The smallest four toes of each foot have three bony segments connected by two joints. Hammertoe is a deformity in which one or more of the small toes develops a bend at the joint between the first
and second segments. The tip of the toe turns downward, making it look like a hammer or claw. The second toe is the one most often affected. hammertoe
may be more likely to occur when the second toe is longer than the first toe or when the arch of the foot is flat.
Some causes of hammertoe are shoes that are too tight or short, shoes with high heels, injury, Diseases that affect the nerves and muscles, such as arthritis and diabetes. When shoes do not fit well,
over time the pressure of the shoes pushes the toes into a bent position. After a hammertoe
while, the muscles become unable to
straighten the toe, even when you are not wearing shoes. Similarly, when there is damage or disease of the nerves or muscles in the toes, the toe may rest in the bent position until the tendons
become permanently shortened and the toe becomes a rigid hammertoe. The risk of developing a hammertoe increases with age. Women are much more likely to develop a hammertoe than men.
At first, a hammertoe or mallet toe may maintain its flexibility and lie flat when you're not wearing crowded footwear. But eventually, the tendons of the toe may contract and tighten, causing your
toe to become permanently stiff. Your shoes can rub against the raised portion of the toe or toes, causing painful corns or calluses.
The earlier a hammertoe is diagnosed, the better the prognosis and treatment options. Your doctor will be able to diagnose your hammertoe with a simple examination of the foot and your footwear. He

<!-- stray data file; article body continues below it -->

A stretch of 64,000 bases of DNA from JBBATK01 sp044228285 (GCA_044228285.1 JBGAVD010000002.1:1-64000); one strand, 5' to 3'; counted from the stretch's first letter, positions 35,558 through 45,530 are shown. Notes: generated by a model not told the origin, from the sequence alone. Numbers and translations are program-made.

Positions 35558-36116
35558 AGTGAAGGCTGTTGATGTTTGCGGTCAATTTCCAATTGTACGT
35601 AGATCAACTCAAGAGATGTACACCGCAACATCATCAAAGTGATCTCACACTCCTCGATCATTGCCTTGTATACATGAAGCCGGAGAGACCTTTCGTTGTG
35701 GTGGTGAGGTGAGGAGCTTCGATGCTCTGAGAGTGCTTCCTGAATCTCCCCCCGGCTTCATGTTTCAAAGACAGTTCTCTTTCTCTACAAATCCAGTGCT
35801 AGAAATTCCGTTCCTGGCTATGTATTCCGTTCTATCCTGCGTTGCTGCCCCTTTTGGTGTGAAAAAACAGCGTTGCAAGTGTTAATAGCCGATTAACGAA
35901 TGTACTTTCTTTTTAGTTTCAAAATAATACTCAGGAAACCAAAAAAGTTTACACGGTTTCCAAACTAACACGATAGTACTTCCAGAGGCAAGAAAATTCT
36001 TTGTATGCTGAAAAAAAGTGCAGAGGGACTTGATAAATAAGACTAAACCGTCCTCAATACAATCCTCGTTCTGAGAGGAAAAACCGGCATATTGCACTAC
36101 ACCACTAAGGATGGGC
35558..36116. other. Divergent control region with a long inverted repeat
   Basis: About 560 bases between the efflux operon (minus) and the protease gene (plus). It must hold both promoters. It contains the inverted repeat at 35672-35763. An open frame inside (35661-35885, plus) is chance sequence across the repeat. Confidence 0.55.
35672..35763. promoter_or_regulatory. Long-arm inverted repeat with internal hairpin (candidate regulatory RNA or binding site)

or she may take an x-ray to check the severity of the condition. You may also be asked about your symptoms, your normal daily activities, and your medical and family history.
Non Surgical Treatment
Conservative treatment starts with new shoes that have soft, roomy toe boxes. Shoes should be one-half inch longer than your longest toe. (Note: For many people, the second toe is longer than the big
toe.) Avoid wearing tight, narrow, high-heeled shoes. You may also be able to find a shoe with a deep toe box that accommodates the hammer toe. Or, a shoe specialist (Pedorthist) may be able to
stretch the toe box so that it bulges out around the toe. Sandals may help, as long as they do not pinch or rub other areas of the foot.
Sometimes surgery can not be avoided. If needed, the surgery chosen is decided by whether we are dealing with a flexible or rigid hammer toe. If the surgery is on a flexible hammer toe, it is
performed on soft tissue structures like the tendon and or capsule of the flexor hammer toe. Rigid hammer toes need bone surgeries into the joint of the toe to repair it. This bone surgery is called
If you notice signs of hammertoes in your feet, try some of these suggestions. Look for shoes with flat heels and plenty of space to allow your toes to stretch and spread. We're proud to say that all
of our shoes at Soft Star feature these qualities. If you're unwilling to give up your heels, at least try to minimize how much you wear them. Instead of wearing heels every day, is it possible to
save them for more special occasions? Giving your feet a break from time to time can do wonders. Practice picking up a towel by grabbing it with your toes. You can also try picking up small objects,
such as dice. Doing this several times a day can help stretch and strengthen your toe muscles. Show Your Feet Some Love. Getting a foot massage and stretching your calves can help loosen muscles and